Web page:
J Wildl Dis. 2023 Oct 1;59(4):734-742. doi: 10.7589/JWD-D-23-00036.
Rabies is an acute progressive encephalitis caused by infection with rabies viruses, with reservoirs among bats and mesocarnivores, but all mammals are susceptible. Despite its distribution and abundance, cases of rabies are much less common in rodents and lagomorphs. Familiarity with current rabies prevalence data is important for informed decisions on human postexposure prophylaxis after rodent and lagomorph bites. This study is an update of rabies cases reported in rodents and lagomorphs in the US from 2011 to 2020. Rabies reports were collected passively from laboratory testing agencies in the US and Puerto Rico from 2011 to 2020. Descriptive analysis was conducted to determine the percent positivity of rabies cases by species. A total of 401 cases of rabies in rodents and lagomorphs were reported from 2011 to 2020. Most reported cases were in groundhogs (Marmota monax), representing >90% of cases, and the trend closely aligned with rabies in raccoons (Procyon lotor). In any given year, the percent positivity of rabies in rodents and lagomorphs was <2.5%, and the trend of percent positivity from 2011 to 2020 was stable. Groundhog and North American beaver (Castor canadensis) percent positivity was significantly higher than the rest of the rodents and lagomorphs. Most rabies cases occurred during the months of May-September. Documented cases of rabies in rodents and lagomorphs are generally rare, but with variation between species. Groundhogs and North American beavers had rabies percent positivity similar to high-risk species, such as bats and raccoons, and constituted 97% of all rodent and lagomorph positive cases. Since 1993, the trend in rabies cases in groundhogs has significantly declined. These results can be used to help inform public health officials on rodent and lagomorph prevention and control efforts, as well as rabies postexposure prophylaxis.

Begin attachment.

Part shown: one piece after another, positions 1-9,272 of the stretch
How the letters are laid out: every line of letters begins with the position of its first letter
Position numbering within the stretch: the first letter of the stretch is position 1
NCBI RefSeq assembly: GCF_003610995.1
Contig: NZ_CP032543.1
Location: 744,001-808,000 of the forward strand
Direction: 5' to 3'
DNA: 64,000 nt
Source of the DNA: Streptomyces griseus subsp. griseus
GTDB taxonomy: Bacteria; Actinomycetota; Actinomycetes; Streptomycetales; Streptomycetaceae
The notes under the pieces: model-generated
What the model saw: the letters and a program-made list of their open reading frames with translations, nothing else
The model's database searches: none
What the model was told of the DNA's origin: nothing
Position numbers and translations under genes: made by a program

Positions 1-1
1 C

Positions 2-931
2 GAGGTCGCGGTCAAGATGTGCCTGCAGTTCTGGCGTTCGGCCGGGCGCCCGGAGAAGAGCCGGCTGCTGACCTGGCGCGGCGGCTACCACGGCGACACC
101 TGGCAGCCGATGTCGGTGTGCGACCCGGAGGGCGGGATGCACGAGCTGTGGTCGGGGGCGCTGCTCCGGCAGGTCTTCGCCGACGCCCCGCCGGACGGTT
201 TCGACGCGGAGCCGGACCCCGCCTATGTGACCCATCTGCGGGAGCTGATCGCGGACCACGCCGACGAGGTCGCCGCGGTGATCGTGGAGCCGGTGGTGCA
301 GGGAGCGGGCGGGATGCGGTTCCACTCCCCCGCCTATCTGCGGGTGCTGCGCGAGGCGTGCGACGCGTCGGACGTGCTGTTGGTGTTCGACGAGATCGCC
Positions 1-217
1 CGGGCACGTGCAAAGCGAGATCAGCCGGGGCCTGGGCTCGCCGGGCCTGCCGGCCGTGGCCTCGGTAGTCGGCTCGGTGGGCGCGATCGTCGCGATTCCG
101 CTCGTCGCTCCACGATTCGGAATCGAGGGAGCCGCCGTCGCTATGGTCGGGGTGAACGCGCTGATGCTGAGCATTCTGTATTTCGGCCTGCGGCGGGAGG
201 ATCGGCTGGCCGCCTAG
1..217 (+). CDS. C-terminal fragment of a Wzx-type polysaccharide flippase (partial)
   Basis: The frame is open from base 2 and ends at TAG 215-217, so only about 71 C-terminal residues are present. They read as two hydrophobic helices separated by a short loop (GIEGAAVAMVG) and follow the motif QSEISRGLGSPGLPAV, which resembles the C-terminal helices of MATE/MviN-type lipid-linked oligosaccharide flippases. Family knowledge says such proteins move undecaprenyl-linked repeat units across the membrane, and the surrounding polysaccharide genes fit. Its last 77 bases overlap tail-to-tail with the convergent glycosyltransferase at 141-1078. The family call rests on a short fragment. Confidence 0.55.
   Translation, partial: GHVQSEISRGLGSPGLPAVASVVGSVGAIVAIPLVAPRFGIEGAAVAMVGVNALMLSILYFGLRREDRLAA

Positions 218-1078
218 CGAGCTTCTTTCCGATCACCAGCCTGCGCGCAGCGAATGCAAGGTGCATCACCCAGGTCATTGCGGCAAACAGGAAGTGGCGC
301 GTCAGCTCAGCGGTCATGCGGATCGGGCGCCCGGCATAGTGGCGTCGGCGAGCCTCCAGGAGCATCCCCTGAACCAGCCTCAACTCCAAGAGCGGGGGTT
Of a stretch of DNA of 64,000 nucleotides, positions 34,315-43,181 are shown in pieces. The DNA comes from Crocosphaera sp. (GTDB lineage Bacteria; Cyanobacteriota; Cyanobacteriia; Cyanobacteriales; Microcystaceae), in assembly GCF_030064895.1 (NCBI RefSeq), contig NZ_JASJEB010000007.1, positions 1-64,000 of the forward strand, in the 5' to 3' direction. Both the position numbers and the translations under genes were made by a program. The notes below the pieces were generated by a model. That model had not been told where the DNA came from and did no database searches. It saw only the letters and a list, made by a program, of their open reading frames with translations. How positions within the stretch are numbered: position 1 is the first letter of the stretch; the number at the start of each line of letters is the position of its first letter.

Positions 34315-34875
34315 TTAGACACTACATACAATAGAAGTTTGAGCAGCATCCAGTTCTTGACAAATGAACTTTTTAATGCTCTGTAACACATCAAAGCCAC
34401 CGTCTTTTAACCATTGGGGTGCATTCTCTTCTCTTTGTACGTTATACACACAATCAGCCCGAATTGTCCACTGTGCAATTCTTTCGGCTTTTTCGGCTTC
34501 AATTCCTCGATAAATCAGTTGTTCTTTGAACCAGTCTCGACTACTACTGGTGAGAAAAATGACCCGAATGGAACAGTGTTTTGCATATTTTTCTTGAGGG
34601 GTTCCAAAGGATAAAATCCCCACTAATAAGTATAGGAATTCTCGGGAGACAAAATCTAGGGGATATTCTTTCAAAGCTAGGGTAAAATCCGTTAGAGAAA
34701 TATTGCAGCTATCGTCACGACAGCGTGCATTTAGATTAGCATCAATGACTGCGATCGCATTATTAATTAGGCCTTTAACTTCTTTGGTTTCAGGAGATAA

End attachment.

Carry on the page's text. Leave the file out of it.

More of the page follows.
Keywords: Animal bites; lagomorphs; rabies; rodents.
© Wildlife Disease Association 2023.
Among all the regulatory homeostatic networks in vertebrates, the activation of the hypothalamic-pituitaryadrenal axis during the stress response, has gained considerable attention, and the measurement of fecal glucocorticoids (FGC) has become an invaluable tool to assess adrenocortical activity related to stressful events in wild and captive animals. However, the use of FGC requires the validation of measurement techniques and the proper selection of the specific hormone according to the study species. The main objective of this study was to identify the dominant glucocorticoid (GC) hormone in the stress response of black-tailed prairie dogs (Cynomys ludovicianus) in an arid grassland of Chihuahua, Mexico. A capture stress challenge in the field was developed to determine if the levels of glucocorticoids (cortisol and corticosterone) both in serum and fecal samples could be attributed to stress in Cynomys ludovicianus. The samples were analysed with the technique of liquid phase radioimmunoassay , and this study showed that both cortisol and corticosterone are present at measurable levels in serum and fecal samples of black-tailed prairie dogs. We found that both GCs were present in similar concentrations in serum, however, corticosterone concentration in fecal samples was higher than cortisol. Likewise, biochemical validations performed in this study to test the assay reached acceptable levels of reliability. Therefore, we confirm that fecal analysis can be implemented as a method to measure stress responses in wild prairie dogs.